A request for suggestions on how to slump found glass that had been shaped by some method was received. The request included a schedule for flattening - open side down – in a mould.
I would not attempt to do both the actions in one step. Flatten first, slump second.
Before you start the flattening, clean it well, as any dirt trapped will be permanently imbedded.
During the slumping onto a flat surface, watch to see when it slumps during the flattening. When the form definitely begins deforming, note that temperature. The rate of advance should be moderate – no more than 150C per hour.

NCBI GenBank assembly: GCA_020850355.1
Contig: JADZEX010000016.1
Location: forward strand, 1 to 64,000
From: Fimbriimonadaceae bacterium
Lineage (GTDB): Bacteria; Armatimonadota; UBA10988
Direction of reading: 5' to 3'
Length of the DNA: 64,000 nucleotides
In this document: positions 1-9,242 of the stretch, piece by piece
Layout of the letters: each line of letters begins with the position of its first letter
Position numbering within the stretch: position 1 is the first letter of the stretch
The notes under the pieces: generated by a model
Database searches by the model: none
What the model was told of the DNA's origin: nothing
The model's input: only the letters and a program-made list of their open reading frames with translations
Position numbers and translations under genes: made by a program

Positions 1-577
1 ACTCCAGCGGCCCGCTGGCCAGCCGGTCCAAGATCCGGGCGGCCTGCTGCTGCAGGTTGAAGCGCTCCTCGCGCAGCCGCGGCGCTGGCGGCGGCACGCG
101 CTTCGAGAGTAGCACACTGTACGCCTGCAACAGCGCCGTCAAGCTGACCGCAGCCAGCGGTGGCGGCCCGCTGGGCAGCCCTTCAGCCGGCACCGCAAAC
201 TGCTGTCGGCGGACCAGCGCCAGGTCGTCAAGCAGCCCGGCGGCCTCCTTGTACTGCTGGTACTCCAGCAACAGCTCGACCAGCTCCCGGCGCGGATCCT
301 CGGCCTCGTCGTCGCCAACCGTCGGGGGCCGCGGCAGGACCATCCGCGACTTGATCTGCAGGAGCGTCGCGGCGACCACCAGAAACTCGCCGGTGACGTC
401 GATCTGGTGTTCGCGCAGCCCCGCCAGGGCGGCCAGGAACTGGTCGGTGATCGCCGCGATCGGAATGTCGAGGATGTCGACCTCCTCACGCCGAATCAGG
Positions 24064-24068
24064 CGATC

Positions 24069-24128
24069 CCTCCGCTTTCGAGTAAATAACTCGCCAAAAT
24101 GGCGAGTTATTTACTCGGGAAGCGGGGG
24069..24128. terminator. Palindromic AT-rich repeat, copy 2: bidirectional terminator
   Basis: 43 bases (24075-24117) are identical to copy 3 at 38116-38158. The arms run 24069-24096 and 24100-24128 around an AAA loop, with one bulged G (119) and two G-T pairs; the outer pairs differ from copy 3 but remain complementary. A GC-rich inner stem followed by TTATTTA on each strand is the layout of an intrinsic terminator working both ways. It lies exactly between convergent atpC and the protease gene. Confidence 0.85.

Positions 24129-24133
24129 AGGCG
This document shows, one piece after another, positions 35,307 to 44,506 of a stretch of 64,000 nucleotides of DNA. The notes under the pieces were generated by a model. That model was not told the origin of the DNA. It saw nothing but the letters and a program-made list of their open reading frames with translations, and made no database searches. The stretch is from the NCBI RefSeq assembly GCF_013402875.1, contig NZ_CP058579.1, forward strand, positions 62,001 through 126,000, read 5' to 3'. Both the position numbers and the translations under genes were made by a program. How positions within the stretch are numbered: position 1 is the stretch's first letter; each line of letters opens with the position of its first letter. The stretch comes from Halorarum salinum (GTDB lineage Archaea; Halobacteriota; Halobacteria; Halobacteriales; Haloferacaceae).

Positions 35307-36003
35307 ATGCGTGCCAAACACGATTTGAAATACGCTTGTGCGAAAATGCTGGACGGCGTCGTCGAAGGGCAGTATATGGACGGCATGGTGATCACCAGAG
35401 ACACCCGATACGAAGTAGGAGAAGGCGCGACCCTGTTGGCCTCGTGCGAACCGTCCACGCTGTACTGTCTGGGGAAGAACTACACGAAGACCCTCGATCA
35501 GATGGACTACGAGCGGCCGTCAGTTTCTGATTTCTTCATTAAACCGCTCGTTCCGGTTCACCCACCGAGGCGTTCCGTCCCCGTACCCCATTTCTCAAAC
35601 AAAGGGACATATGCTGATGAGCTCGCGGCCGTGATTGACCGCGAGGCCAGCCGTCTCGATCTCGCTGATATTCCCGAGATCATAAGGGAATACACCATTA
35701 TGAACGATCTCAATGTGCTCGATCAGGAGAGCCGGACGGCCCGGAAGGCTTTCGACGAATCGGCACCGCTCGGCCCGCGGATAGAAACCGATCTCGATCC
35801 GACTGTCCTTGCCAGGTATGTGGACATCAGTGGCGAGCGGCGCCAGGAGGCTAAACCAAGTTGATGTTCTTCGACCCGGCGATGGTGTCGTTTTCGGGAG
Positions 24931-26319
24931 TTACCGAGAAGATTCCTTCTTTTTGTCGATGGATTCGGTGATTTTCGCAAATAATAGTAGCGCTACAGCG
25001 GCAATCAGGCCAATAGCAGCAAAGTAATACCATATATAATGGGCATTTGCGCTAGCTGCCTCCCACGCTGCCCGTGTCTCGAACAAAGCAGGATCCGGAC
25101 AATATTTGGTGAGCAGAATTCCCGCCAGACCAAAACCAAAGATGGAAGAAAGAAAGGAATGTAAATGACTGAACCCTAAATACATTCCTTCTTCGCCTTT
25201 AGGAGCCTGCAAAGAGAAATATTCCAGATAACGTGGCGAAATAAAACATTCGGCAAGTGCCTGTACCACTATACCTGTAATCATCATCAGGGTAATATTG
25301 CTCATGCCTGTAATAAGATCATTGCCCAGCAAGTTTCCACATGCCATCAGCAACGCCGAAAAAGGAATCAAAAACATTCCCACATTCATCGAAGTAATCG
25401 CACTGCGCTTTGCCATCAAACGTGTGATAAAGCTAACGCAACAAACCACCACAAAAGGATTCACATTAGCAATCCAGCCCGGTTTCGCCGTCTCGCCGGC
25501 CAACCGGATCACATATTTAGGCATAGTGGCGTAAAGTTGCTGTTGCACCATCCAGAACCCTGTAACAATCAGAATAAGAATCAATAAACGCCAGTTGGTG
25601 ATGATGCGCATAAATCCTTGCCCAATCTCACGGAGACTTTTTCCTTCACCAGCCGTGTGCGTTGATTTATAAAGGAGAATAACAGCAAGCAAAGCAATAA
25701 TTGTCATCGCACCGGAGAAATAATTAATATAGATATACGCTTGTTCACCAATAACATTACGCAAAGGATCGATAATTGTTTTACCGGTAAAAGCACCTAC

Observe the progress of the slumping. When it begins to deform and change shape this will give you the slumping temperature. Record this temperature as this will be the temperature at which to conduct the slumping of the flattened form.
The temperature at which the deformation begins, minus 40C, can be taken as the middle of the annealing range. This will give you an idea of the annealing temperature as this method is not exact, but good enough to get an adequate anneal. You can begin your annealing at this temperature without worry of it being too high.